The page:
Categories > Original > Drama4 Reviews
An anorexic young woman is sent to a mental institution. Despite her struggles, she is determined to get better and makes a friend, but her friend is hiding something from her.
I hated the place as soon as I saw it. Horton's was a dilapidated, creaky mess of a building with leaky ceilings and cockroaches. Well, I told myself at the time, let's say that getting out will be a perk of being fat. I wanted to be out of there as soon as possible, but when I saw the other patients I wanted to be out right away. I can still remember them screaming at each other. You fuck, I'll fucking kill you! You can't keep me in this fuckin' place. Hey Twiggy, wanna see how you get food around here?
They were the probably the reason I attached myself to Sam. My roommate at Horton's was a schizophrenic who muttered to herself and would babble loudly at night. After about a week of listening to her screaming I began to venture out into the lounge for some peace.
The second time I went Sam was there. I still see her as I did that one night. She was hunched over a chair, pulling a cigarette out of a pack with her mouth like she was posing for a movie shot - her movements a bit too choreographed and grandiose. With her dark blue hair cropped short and seemingly flat chest, I mistook her not only for a guy but for some sort of punk noir hero. Especially when she lit her cigarette - I expected her to start telling me her life story on the mean streets. But she just took a long drag and looked up at me.
"What're you in here for?" she asked me. Another clichÃ©, maybe.
"I'm ..." I paused and took a breath. I still had trouble admitting it. "Um, anorexia."
She shrugged and got up. It was then I realized she was a woman. Her chest may have been wrapped up beneath her shirt, but her curved hips and rounded buttocks revealed the truth. "You're in good hands," she told me. "The food here sucks."
Her callousness at first surprised me, but her silence in the lounge at night was better than the nightly screaming sessions. We didn't talk much at first beyond a "Hey," or an "I like this show" when we watched TV together, but soon she became warmer. Well, no. A little friendlier.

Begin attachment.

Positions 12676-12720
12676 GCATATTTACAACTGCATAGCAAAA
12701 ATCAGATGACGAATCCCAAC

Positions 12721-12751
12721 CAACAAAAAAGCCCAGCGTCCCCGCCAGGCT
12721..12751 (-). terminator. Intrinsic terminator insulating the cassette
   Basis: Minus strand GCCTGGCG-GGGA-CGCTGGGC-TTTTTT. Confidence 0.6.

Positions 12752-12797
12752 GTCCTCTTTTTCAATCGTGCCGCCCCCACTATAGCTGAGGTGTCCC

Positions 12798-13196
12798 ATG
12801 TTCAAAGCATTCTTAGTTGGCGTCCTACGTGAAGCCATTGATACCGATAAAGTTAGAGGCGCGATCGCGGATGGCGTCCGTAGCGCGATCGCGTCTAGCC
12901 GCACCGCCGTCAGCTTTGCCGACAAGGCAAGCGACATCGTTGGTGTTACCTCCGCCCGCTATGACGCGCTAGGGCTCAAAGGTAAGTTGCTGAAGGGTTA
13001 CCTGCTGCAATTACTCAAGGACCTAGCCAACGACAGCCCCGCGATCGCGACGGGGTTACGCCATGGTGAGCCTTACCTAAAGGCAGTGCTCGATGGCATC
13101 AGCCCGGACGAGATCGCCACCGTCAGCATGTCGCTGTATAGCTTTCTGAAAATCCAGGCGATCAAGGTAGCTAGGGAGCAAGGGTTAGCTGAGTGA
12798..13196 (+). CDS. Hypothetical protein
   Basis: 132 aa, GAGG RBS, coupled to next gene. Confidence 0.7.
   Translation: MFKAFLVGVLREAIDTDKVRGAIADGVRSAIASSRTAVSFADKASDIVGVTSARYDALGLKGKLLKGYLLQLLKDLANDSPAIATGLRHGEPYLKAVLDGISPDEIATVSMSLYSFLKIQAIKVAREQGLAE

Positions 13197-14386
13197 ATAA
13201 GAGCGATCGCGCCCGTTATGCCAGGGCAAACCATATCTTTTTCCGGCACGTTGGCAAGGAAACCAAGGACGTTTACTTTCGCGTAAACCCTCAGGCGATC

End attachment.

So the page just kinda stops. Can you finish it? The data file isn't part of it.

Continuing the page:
"Hyper-aggressive disorder with anti-social tendencies," she told me after about a month.
"Oh," I said. "I figured you were in here for gender dysphoria."
She shook her head. "That's just extra."
"But..." I said. "I figured that would be ... I mean, don't they care about it more? If you want to become a man and all ..."
"I don't really ..." she looked off to the side. "That's just not what I'm here for."
Something told me not to bring it up again.
We had very different problems, anyway. She went to anger management classes while I spent my time in group therapy staring at a mirror and droning on about how I was beautiful and loved and did not need to starve myself. Still, she always asked about me, asked for answers she would never offer for herself. How much do you weigh today? How do you feel? Are you menstruating again?
The day I said "yes" to that last question I got a card from her reading, "Yay! You're Bleeding Again!" I wondered if stuff like that was the real reason she was here.
But she never told me very much. She had both parents and two brothers. Her favorite color was green. She went to Maplewood High before coming to the institution. And she loved gay male porn. Really, really loved gay male porn. I tried to ask her the most obvious question, but she wouldn't answer that one either. ("I have every other fucking thing about my life analyzed in this god damned place. Could you leave my porn alone?")
Still, I enjoyed Sam's presence. While I was timid and would shrink from orderlies that tried to help me pick up a dropped fork, Sam reveled in acting up. When she wasn't screaming back at the Tourettes patients, she knocked over food carts and threw things at the nurses. After I started walking through the halls with her, people didn't bother me as much.
I told her this one day and it made her smile. "You know, you shouldn't be so nervous. This is actually the safest place to be."
"How can you say that? Do you know who they put here? Do you know that this is where they put kids who faked insanity to avoid going to jail? People who have -"
"Stupid Annie, of course I know. They're in the real world, too. At least here you know who they are."
"They're also closer here," I muttered. I suddenly felt furious at my parents.
Sam just stared at me and lit a cigarette. "You don't know that."
I bit my lip in anger, but by the sudden concern in her eyes, it seemed like she thought I was worried.
"It'll be cool. I'm not going to let them hurt you. Most of them are a bunch of shitless whiny dicks, anyway. Preyed on people they knew they could take. I could take them easy."
I just sat there hating my parents.
Horton's Peak was always chronically understaffed, but with the summer came more volunteers - mostly in the form of other teenagers looking for National Honor Society points.
"Get into Harvard with the extra perk of gawking at the freaks who got kicked out of your school," Sam rolled her eyes. "I bet the fuckers love it. They get so much good stuff to tell their friends."